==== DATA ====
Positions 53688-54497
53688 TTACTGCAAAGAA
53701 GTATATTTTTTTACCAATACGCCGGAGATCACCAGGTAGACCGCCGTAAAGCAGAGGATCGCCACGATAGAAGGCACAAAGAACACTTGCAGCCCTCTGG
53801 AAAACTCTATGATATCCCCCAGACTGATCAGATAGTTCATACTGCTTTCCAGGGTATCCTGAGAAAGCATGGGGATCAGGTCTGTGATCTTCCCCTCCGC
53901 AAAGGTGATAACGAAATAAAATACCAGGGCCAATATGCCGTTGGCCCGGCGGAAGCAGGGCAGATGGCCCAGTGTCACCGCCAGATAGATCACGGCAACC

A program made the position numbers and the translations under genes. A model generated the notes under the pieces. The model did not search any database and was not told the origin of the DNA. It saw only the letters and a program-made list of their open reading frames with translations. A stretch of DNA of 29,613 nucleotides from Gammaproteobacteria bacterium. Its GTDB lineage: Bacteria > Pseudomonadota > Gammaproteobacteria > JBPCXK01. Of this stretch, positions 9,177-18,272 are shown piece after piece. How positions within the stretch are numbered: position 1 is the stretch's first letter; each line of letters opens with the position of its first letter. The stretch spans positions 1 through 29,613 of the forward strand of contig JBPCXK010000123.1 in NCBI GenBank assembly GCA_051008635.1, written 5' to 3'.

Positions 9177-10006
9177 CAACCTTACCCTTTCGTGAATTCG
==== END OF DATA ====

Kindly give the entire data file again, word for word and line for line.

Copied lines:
Positions 53688-54497
53688 TTACTGCAAAGAA
53701 GTATATTTTTTTACCAATACGCCGGAGATCACCAGGTAGACCGCCGTAAAGCAGAGGATCGCCACGATAGAAGGCACAAAGAACACTTGCAGCCCTCTGG
53801 AAAACTCTATGATATCCCCCAGACTGATCAGATAGTTCATACTGCTTTCCAGGGTATCCTGAGAAAGCATGGGGATCAGGTCTGTGATCTTCCCCTCCGC
53901 AAAGGTGATAACGAAATAAAATACCAGGGCCAATATGCCGTTGGCCCGGCGGAAGCAGGGCAGATGGCCCAGTGTCACCGCCAGATAGATCACGGCAACC

A program made the position numbers and the translations under genes. A model generated the notes under the pieces. The model did not search any database and was not told the origin of the DNA. It saw only the letters and a program-made list of their open reading frames with translations. A stretch of DNA of 29,613 nucleotides from Gammaproteobacteria bacterium. Its GTDB lineage: Bacteria > Pseudomonadota > Gammaproteobacteria > JBPCXK01. Of this stretch, positions 9,177-18,272 are shown piece after piece. How positions within the stretch are numbered: position 1 is the stretch's first letter; each line of letters opens with the position of its first letter. The stretch spans positions 1 through 29,613 of the forward strand of contig JBPCXK010000123.1 in NCBI GenBank assembly GCA_051008635.1, written 5' to 3'.

Positions 9177-10006
9177 CAACCTTACCCTTTCGTGAATTCG